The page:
Turning Bad News Into Good Vibes: New Siegel+Gale Simplicity Survey Finds Organizations Can Strengthen Customer Relationships in Times of Crisis

July 28, 2009

“Clarity Alone is Not Enough; Respect Trumps All”

NEW YORK, JULY 28, 2009 – During times of economic crisis, organizations struggle to communicate unfavorable news, from lower earnings and shrinking market share, to cuts in service and increases in prices. The conventional wisdom is that bad news damages customer relationships and breeds mistrust among consumers. However, a new Simplicity Survey from global strategic branding firm Siegel+Gale finds that delivering bad news is an opportunity – if done in the right way – to strengthen customer relationships and lay the foundation for increased trust and loyalty when conditions improve.

“It’s important to communicate facts clearly, but clarity is not enough,” says Alan Siegel, Chairman and CEO of Siegel+Gale. “In order to strengthen relationships with customers, organizations must commit to open, transparent communications that respect people’s intelligence by offering complete, relevant, and insightful explanations of bad news. People are tired of self-serving platitudes.”

Siegel+Gale examined a wide cross section of customer communications likely to appear in the average consumer’s mailbox, and tested four representative examples, anonymously, in an online consumer panel. The examples tested included a:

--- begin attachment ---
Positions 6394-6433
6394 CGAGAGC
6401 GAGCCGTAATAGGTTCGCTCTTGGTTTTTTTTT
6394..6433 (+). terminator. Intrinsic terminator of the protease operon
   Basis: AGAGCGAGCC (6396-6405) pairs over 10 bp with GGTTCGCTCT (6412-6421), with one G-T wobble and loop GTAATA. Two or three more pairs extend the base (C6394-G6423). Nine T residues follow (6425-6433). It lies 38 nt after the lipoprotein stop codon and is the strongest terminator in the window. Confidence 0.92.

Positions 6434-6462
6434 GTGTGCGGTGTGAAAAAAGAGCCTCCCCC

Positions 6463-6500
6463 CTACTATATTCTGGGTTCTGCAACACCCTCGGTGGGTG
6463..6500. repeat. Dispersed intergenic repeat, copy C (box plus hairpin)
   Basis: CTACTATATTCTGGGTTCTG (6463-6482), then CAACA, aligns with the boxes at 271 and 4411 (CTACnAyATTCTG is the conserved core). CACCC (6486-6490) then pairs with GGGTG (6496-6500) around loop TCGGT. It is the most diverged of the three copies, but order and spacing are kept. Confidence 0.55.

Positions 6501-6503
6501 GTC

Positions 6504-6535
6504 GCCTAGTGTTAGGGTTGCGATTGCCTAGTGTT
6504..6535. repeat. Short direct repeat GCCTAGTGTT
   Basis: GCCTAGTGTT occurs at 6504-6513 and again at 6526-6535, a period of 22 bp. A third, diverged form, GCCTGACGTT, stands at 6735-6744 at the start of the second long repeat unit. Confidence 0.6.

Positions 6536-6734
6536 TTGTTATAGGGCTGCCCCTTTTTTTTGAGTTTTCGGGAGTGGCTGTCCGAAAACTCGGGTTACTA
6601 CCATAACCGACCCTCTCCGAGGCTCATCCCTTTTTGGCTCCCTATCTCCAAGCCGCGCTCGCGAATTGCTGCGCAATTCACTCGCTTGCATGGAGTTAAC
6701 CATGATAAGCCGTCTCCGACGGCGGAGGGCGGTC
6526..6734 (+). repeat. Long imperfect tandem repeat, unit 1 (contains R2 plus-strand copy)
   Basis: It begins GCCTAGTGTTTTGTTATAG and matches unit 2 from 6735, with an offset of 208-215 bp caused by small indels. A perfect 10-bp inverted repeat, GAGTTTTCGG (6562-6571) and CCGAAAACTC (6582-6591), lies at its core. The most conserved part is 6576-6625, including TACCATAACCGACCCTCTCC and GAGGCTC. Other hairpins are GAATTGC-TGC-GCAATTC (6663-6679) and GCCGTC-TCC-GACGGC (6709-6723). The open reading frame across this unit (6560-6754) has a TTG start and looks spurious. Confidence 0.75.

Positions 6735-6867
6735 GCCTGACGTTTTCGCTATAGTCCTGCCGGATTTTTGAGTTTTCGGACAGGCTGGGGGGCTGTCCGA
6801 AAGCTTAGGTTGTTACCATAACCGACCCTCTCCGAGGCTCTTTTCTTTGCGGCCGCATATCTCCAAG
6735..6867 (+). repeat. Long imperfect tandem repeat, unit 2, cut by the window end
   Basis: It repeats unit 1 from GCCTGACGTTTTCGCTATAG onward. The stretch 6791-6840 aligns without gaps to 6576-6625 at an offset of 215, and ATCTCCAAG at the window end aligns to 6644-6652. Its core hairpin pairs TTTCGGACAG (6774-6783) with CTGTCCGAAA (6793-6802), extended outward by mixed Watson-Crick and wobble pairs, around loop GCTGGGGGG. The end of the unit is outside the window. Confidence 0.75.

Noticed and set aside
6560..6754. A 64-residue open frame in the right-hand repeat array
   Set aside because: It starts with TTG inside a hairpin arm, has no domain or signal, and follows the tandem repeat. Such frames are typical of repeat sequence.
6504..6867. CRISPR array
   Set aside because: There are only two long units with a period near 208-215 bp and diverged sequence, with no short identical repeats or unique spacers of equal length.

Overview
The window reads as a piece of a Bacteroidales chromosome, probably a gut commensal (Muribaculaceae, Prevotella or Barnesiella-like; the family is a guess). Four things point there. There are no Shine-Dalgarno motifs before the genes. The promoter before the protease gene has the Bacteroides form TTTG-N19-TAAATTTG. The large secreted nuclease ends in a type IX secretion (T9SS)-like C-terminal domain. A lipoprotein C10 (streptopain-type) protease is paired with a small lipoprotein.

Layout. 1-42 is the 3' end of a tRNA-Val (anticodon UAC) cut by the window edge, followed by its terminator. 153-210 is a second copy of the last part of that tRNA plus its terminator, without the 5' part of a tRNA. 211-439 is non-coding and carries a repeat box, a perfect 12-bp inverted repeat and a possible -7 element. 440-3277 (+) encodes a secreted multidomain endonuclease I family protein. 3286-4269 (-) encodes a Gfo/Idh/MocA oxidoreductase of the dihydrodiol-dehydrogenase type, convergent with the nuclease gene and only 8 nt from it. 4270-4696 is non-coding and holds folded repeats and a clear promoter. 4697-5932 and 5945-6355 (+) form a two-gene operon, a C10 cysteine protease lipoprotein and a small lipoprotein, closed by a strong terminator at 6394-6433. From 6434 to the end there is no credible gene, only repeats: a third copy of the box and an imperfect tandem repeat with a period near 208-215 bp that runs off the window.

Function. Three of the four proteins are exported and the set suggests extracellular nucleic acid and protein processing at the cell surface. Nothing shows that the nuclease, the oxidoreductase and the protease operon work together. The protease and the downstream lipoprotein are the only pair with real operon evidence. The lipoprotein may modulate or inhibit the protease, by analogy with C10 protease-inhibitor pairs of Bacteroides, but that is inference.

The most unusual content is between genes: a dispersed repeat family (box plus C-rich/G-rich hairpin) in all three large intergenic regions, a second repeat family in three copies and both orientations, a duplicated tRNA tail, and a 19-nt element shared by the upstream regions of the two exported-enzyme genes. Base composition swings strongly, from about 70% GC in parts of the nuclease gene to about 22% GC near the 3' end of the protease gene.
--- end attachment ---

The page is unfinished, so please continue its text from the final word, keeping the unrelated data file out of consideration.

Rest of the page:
Charge card company letter – announcing an increase in late fees

Major bank letter – announcing a credit card interest-rate increase

Not-for-profit institution letter – announcing budget cuts and soliciting donations

Mortgage lender pamphlet – explaining a new mortgage summary document

“We tested communications using six criteria: comprehension, clarity, credibility, relevance, usefulness, and engagement,” says Lee Rafkin, Siegel+Gale's Global Director and Practice Leader of Simplified Communications. “We found that even though customers didn’t like the bad news they were receiving, they still respected and trusted those organizations that clearly communicated the reasons behind the bad news.”

Worst Scores